City mosquito count skyrockets due to ‘perfect storm’ conditions
A city parks official calls it “the perfect storm.”
Calgarians, however, see it as more of a flying fiasco.
Whatever the term, the mosquito count is high in these early days of summer, thanks to the combination of warm weather and frequent thunderstorms roaring through the area.
“We’ve basically had the weather for the mosquitoes to be really bad this year, unfortunately,” said Sarah Verdiel, an integrated pest management technician with Calgary Parks. “It’s been a perfect storm.”
Indeed, it’s not a typical mosquito year.
Calgarians are seeing greater-than-average numbers of the insects, compared to recent years.
And it hasn’t helped that the coronavirus pandemic has put restrictions on movement, leading more people to stay close to home and use their local parks more often. It means Calgarians have been spending more time in areas where there are more mosquitoes.
“In a typical year, if you live along the fringes of the city — particularly along the eastern side of the city — you’re going to see a lot of mosquitoes, because there’s more potential for standing water there,” Verdiel said. “But this year, because of all the rain we’ve had and how warm it’s been, we’re seeing higher numbers of mosquitoes in places where we don’t necessarily see high numbers of mosquitoes.”
Verdiel says the city is also getting more calls from inner-city Calgarians complaining about the upswing in bloodsuckers.
“We’ve had a lot of heavy rain events, and then it’s been warm,” Verdiel continued. “Basically, most of the mosquitoes we see around here are what we call ‘flood water mosquitoes’ — they live in semi-permanent bodies of water. And when we get a lot of rain like this, we get water in depressions and places where we don’t necessarily always see water. And then if it’s warm and mosquitoes have laid their eggs in a previous period of where there was high water, you’re going to get a lot of mosquitoes.”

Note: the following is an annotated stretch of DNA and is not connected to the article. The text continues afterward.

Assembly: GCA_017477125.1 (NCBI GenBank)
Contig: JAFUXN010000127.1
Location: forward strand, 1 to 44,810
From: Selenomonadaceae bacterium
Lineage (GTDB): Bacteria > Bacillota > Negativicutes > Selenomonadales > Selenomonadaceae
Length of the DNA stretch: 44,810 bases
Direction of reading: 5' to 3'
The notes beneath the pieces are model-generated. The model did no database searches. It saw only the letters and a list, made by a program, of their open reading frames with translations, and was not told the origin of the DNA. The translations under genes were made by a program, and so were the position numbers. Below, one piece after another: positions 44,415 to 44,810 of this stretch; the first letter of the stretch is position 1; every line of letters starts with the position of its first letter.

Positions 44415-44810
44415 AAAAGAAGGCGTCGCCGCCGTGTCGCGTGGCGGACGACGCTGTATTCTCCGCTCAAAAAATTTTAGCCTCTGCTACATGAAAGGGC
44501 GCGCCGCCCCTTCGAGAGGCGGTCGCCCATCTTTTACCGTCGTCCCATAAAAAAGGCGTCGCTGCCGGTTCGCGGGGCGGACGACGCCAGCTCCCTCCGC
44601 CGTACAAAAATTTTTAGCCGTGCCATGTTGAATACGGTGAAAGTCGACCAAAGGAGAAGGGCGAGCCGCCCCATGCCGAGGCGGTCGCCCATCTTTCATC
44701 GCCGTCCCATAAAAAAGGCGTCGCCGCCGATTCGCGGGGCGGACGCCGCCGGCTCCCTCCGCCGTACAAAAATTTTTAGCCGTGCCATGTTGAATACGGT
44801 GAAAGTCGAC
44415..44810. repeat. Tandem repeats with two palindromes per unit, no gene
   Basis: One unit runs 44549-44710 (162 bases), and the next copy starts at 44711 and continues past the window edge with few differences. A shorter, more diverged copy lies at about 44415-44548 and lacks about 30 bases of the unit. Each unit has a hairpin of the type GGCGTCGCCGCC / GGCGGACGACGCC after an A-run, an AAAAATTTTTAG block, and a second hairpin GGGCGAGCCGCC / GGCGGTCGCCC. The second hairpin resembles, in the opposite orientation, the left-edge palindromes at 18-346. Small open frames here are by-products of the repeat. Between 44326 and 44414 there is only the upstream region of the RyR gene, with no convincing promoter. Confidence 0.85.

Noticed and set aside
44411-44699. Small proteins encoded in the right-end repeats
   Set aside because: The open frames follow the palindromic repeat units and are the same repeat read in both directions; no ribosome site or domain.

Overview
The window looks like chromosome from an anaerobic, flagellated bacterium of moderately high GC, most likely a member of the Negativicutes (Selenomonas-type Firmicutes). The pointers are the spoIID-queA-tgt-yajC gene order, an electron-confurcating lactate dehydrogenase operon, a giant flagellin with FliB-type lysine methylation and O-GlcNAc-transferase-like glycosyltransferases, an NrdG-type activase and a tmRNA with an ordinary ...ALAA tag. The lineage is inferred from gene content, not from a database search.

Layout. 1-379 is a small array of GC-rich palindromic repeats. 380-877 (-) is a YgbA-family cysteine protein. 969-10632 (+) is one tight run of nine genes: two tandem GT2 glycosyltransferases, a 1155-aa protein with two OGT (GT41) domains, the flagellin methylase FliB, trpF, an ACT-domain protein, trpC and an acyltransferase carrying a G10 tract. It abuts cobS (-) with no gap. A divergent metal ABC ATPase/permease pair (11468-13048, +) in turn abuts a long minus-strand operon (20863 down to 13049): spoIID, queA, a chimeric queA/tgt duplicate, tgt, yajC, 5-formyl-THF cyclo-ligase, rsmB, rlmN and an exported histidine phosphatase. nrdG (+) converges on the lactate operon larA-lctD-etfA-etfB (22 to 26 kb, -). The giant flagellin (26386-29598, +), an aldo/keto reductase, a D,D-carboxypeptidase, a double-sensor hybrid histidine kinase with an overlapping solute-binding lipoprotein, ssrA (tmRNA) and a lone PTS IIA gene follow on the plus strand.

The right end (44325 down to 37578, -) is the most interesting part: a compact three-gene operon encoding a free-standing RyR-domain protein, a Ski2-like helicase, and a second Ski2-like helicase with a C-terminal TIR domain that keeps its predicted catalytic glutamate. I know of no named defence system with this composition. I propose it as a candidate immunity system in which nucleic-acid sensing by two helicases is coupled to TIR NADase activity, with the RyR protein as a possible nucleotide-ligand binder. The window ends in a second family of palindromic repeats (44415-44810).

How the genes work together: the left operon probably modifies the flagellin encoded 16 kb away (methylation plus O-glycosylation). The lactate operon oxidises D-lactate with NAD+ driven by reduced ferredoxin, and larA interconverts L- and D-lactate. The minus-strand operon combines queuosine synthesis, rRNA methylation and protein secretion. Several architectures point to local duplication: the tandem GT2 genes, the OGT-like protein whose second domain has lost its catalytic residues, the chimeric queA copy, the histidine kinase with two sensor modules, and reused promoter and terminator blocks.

The city monitors the adult mosquito count using a New Jersey light trap — a metal box with a light and a fan — and/or a trap with dry ice or carbon dioxide and a fan.
But many of those traps have just been put out, says Verdiel.
The city also fights the population every spring, using helicopters to apply larvicide, a human-safe bacteria that only targets mosquito eggs.
But since Transport Canada guidelines prohibit aircraft from flying too close to homes, most of that spraying happens around the outskirts of Calgary, following along Stoney Trail. Verdiel says in a typical year, that proves to be more than sufficient spraying to help keep the numbers low around the city.
This year, though, Calgary Parks is doing more hand applications, using a backpack for more localized areas.
“The city does not treat for adult mosquitoes,” Verdiel noted. “But we do treat for mosquito larvae if we find them in the right stages.”
All this bug talk is good for exterminators in the area.
“We are benefiting from the increased mosquito numbers and activity in Calgary,” said Taz Stuart, an entomologist with Poulin’s Pest Control. “There’s been lots of thunderstorms and lots of places where water bodies have been able to be around for seven to 10 days, and mosquitoes love lots of water and heat.”
It’s enough that companies such as Poulin’s are selling products to combat the mosquito population like never before in the city.
“We’re actually selling mosquito foggers in Calgary that we’ve never sold before,” Stuart added. “When you fog your backyard, you’re actually killing the adult mosquitoes where they’re resting. And we offer backpack services of spraying, as well. It’s something that’s not really the norm for Calgary. But this year, we’re certainly seeing the numbers at the current time.”